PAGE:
OBJECTIVE - To conduct an analysis of localized prostate cancer treatment in the USA between 1998 and 2002.
PATIENTS AND METHODS - Results from the National Cancer Institute's Patterns of Care study from 10 regional cancer registries in 1998 and 14 registries in 2002 were compared using univariate and multivariate statistical methods.
RESULTS - Patients with localized prostate cancer in 2002 were younger, had lower prostate-specific antigen values, and higher Gleason scores compared with those diagnosed in 1998. Little change occurred in age-adjusted percentages of men who were treated with a radical prostatectomy (45-46%) or by external beam radiation (EBRT) alone (19-20%). The proportion receiving brachytherapy (BT), alone or with EBRT, increased from 14.9 to 17.7%, while the proportion receiving watchful waiting declined from 12.6 to 9.0%. Younger African-American men with intermediate/high-risk disease were less likely to receive any type of aggressive therapy in comparison with Non-Hispanic White men. Over 70% of men who were ≥ 75 years of age, with low-risk disease, were treated with EBRT or BT.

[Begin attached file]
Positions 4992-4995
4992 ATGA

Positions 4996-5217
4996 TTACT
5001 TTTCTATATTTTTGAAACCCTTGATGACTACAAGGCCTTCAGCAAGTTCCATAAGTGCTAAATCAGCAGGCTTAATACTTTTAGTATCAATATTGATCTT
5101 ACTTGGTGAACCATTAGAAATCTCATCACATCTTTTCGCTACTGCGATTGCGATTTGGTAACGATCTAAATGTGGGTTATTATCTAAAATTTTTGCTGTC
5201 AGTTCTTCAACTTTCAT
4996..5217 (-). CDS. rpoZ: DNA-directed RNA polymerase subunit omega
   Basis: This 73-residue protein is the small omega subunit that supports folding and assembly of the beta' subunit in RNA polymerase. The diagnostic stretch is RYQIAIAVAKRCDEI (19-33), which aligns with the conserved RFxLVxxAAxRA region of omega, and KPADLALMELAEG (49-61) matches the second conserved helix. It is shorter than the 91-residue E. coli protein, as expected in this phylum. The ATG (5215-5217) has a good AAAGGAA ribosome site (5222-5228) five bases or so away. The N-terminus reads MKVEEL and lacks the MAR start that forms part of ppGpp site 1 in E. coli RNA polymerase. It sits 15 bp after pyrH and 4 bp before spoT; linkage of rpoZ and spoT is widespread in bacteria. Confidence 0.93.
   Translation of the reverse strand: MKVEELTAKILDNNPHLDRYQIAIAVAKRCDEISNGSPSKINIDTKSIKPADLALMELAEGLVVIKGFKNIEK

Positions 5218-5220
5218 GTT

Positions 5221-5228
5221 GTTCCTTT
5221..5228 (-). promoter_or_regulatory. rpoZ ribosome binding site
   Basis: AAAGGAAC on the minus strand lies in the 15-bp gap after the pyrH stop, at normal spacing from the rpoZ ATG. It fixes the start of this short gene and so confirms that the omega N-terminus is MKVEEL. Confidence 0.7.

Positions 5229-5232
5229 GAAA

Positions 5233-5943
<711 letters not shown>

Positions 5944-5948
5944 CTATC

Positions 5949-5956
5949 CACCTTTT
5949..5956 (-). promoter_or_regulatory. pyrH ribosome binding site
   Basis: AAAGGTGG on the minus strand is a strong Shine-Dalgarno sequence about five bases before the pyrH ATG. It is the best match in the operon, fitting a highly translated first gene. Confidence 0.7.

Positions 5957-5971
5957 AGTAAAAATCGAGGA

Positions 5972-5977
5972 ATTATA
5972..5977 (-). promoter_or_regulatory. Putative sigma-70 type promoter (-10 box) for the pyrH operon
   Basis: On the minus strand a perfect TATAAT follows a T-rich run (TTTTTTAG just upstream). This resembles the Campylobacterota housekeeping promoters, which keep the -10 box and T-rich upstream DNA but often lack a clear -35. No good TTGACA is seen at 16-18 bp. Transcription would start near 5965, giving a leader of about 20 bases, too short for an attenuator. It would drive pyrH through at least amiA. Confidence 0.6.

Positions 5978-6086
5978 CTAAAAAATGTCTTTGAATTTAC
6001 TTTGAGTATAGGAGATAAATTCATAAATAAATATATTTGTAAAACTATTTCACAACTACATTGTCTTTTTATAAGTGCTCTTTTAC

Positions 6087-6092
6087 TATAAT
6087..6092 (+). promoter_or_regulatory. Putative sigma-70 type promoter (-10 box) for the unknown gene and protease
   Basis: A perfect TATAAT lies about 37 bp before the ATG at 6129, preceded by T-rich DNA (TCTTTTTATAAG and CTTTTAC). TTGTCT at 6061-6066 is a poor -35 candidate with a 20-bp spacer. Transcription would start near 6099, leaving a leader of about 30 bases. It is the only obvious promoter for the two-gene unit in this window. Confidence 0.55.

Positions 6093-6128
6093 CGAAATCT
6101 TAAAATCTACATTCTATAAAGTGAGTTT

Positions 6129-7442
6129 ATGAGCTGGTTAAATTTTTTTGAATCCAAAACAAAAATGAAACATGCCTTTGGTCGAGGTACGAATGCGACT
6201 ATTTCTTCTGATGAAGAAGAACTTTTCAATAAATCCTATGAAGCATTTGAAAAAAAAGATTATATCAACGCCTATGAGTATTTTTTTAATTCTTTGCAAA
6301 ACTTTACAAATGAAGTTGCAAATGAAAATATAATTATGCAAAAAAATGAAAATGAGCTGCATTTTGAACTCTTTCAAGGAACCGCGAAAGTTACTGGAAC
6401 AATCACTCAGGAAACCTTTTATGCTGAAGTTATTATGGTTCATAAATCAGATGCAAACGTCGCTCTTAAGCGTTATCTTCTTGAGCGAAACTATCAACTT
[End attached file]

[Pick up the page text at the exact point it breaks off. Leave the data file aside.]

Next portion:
CONCLUSIONS - Older men with low-risk disease might be overtreated with aggressive therapy, while younger intermediate/high-risk African-American men appear less likely to receive indicated aggressive therapy.
© 2010 THE AUTHORS. JOURNAL COMPILATION © 2010 BJU INTERNATIONAL.